As an applied physics major in college, one of the things that I found difficult was solving many of the more complex equations that you would come across in mechanics (Orbital equations), E&M (Maxwell's equations), quantum mechanics (Schrodinger's) and the like. This is not to say that I didn't like or wasn't any good at math. But when solving such equations, you invariably needed to reduce some number of terms to zero because they were negligible relative to the other terms, and I just never could wrap my head around that. (As an example, take a look at equations 4.53-4.55 here)
At what point does it really become negligible? A hundred to one? A thousand? I mean, it's non-zero, right? That means it's gotta have some kind of effect, or so I thought.
Advice to people wishing to become smarter: Get in the habit of assuming that everything is more complex than you imagine.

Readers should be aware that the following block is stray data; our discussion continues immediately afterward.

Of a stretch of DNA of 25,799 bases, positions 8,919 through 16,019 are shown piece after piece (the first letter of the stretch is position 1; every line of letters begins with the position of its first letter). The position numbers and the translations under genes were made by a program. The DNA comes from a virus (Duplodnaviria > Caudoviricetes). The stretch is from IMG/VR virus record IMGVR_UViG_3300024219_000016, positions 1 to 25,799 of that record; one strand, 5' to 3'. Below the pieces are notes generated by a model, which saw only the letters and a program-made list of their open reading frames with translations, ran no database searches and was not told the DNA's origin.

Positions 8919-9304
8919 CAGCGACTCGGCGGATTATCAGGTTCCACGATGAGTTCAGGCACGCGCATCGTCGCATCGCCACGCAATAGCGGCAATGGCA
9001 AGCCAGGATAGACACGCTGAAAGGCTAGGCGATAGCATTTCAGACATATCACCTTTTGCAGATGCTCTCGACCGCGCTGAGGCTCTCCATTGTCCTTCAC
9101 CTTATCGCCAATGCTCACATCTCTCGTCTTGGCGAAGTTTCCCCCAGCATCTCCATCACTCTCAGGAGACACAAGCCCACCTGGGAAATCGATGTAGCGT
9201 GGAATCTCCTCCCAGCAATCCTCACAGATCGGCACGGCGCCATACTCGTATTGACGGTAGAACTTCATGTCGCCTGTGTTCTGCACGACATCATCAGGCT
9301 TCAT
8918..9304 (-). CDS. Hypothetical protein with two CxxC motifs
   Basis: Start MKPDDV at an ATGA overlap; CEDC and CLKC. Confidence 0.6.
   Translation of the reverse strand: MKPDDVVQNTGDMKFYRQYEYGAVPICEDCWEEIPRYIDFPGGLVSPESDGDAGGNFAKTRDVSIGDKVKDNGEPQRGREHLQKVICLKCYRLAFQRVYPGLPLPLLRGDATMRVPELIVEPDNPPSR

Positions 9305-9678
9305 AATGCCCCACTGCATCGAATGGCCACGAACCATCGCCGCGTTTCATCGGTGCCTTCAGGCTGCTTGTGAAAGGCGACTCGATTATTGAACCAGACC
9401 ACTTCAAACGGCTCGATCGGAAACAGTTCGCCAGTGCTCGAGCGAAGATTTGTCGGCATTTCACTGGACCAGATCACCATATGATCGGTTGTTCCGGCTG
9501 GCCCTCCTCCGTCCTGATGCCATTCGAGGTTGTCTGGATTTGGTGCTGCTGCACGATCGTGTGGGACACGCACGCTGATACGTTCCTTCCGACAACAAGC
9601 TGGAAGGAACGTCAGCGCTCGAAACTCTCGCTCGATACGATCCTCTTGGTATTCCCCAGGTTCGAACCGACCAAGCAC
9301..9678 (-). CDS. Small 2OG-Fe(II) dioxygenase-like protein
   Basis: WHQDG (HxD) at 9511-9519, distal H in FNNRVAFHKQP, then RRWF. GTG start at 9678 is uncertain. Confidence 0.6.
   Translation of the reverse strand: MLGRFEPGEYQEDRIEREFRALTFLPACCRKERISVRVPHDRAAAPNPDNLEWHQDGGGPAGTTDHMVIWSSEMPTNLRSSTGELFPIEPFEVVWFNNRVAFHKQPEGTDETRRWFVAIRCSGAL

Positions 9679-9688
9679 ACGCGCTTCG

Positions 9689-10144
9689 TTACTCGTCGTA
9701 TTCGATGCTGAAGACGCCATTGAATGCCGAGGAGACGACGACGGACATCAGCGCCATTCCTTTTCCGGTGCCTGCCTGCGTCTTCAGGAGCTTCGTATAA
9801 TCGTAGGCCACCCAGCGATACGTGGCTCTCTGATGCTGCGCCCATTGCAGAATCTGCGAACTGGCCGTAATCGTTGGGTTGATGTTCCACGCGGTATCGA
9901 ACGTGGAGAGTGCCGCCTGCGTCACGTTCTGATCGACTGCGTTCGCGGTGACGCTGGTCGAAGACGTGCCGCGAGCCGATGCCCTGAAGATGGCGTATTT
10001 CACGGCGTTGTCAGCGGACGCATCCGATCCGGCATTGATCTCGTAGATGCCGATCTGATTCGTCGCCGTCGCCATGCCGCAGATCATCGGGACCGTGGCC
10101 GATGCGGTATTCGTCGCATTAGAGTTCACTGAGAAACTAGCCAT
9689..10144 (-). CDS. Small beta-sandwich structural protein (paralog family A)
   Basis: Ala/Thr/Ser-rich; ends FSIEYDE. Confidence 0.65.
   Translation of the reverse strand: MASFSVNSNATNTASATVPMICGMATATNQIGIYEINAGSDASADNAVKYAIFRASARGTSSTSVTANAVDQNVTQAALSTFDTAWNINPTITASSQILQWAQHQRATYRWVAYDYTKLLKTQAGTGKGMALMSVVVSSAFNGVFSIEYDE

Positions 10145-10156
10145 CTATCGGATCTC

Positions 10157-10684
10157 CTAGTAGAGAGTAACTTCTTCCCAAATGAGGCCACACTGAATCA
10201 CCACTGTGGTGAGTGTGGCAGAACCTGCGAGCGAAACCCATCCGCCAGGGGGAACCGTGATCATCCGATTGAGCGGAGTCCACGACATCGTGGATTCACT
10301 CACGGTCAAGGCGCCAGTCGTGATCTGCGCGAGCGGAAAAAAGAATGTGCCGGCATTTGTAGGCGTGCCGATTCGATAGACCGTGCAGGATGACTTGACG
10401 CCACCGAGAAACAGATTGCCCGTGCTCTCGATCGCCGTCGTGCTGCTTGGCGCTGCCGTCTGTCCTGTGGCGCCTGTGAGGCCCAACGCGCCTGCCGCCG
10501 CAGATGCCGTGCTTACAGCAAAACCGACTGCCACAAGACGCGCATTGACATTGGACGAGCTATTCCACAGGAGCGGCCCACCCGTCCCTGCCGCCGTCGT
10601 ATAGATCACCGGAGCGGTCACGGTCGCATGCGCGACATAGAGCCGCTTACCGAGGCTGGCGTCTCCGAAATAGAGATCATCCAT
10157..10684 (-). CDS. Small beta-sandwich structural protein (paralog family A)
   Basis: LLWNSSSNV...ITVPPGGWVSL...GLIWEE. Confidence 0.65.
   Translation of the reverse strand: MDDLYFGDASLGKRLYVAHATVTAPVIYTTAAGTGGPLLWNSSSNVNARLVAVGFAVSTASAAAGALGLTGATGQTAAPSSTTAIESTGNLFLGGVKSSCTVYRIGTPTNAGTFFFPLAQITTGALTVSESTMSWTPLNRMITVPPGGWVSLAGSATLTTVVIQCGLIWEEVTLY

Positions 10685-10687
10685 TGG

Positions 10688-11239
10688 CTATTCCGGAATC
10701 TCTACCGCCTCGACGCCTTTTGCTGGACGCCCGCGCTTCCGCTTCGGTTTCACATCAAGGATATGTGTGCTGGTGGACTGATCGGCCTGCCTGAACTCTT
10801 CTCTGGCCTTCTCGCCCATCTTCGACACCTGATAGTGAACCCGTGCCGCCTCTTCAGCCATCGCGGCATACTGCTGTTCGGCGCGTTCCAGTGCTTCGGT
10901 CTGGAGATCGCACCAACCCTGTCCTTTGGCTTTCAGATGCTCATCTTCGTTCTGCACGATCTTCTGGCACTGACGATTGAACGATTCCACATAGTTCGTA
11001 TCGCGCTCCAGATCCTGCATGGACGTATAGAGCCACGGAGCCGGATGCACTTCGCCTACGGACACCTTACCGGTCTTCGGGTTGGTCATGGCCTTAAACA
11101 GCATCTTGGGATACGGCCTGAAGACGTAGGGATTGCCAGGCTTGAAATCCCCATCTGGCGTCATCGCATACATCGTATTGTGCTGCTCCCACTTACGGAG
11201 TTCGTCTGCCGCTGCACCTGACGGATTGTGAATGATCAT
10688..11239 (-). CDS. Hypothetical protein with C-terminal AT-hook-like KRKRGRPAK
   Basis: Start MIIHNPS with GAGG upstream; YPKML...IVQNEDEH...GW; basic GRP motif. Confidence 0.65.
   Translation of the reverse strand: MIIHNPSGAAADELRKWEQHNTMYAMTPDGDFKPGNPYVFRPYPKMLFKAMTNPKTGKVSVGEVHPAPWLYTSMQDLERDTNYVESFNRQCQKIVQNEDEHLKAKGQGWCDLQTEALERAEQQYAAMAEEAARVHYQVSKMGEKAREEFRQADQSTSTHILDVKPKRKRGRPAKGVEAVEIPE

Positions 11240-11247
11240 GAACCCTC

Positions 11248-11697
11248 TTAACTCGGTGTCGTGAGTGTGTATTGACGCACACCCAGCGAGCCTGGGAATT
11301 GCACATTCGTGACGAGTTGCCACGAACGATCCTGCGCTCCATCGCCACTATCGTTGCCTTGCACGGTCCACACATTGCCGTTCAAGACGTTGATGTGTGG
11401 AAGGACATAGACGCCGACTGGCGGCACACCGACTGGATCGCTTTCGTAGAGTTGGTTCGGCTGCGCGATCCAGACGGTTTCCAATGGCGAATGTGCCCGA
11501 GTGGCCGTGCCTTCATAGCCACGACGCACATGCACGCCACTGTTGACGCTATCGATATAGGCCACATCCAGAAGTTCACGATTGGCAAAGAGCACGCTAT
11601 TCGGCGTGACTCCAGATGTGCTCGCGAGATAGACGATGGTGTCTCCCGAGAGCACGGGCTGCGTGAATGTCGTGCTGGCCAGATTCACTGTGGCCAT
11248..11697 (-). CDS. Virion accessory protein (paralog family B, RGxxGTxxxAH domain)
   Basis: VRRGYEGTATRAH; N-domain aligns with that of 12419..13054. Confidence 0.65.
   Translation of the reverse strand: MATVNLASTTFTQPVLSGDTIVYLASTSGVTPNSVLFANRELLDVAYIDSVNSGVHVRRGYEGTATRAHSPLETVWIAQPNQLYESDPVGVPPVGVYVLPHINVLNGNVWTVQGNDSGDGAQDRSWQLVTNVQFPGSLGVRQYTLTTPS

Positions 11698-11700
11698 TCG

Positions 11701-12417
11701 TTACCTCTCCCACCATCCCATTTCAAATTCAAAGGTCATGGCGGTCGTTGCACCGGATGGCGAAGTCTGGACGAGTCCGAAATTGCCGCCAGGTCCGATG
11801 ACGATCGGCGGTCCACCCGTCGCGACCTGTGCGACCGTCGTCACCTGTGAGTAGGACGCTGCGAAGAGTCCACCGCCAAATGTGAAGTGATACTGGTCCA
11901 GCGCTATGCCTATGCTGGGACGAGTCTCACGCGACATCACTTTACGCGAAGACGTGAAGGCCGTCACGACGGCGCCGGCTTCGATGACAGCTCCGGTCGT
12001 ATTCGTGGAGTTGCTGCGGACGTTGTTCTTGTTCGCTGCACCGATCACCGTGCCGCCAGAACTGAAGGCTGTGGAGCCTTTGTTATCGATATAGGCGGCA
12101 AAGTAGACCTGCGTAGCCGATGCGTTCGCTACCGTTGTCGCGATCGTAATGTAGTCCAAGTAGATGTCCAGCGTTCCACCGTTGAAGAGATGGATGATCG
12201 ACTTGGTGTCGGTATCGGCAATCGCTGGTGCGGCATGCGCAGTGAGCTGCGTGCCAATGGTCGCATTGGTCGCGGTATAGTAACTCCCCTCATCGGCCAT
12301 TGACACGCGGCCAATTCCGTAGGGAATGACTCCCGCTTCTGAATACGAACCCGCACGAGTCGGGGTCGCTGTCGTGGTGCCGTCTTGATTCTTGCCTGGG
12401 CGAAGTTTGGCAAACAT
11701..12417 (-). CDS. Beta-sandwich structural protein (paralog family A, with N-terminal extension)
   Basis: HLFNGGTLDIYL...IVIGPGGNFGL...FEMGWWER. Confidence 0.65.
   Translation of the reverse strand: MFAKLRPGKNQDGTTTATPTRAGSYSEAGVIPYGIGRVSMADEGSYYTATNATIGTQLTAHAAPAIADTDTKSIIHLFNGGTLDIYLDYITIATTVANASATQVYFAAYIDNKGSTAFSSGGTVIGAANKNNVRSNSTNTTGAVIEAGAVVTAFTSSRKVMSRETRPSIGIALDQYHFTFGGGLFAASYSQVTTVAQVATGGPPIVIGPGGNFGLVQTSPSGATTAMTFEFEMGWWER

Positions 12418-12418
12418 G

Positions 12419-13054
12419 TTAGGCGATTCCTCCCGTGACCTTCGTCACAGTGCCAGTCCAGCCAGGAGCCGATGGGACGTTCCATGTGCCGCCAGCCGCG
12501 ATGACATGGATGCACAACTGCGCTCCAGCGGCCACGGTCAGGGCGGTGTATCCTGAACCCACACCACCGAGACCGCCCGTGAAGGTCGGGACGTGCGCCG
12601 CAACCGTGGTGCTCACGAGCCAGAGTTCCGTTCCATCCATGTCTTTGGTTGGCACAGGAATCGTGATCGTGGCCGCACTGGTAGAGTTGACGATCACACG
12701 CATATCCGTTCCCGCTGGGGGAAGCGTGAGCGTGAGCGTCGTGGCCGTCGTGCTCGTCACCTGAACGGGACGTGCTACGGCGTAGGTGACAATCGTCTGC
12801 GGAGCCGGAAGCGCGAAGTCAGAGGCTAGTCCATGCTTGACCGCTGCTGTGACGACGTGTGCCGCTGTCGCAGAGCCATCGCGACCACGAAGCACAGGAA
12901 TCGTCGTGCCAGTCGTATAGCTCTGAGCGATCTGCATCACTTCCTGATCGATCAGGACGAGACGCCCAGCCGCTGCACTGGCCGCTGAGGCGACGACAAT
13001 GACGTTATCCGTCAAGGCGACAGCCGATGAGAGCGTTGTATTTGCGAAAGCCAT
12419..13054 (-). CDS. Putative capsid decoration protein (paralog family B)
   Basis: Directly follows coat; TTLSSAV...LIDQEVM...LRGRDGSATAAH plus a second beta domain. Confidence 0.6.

Anyway, it makes some interesting points on how to evaluate risk -- beyond just straight probabilities and expected ROI -- using examples of the lottery, insurance and... Russian Roulette. The author suggests that, as a thought experiment, you might consider how much you value your own life, in very tangible, quantitative terms:
Suppose you have the option to play Russian Roulette, in return for which you will receive a fee of x. The gun has one million chambers, one of which holds a bullet. If you get the bullet, you die. Otherwise you collect the fee. What is the minimum value for x that will induce you to play? Would you play if x were one million dollars?The author says he'd do it for a million. (the discussion follows with another step or two.) Me, I couldn't find a workable number for x. I'm sure part of that stems from a lesson I learned a number of years ago that can be summarized in a fortune that read: "an ounce of gold cannot buy an ounce of time." (Let's just say bonus plans can be evil. In essence, for a carrot, THEY OWN YOU. Ok, lesson learned.) But, I think a larger aspect is that even when you're talking about a million to one odds, IT'S STILL ONE -- a finite number. Non-zero, baby. And you know what? Shit happens. Shit happens to me. And I guess maybe I value life too much. Perhaps under other circumstances, my response might differ. But given my present circumstances, I value life, my life, too much. Or at least I value it more than money.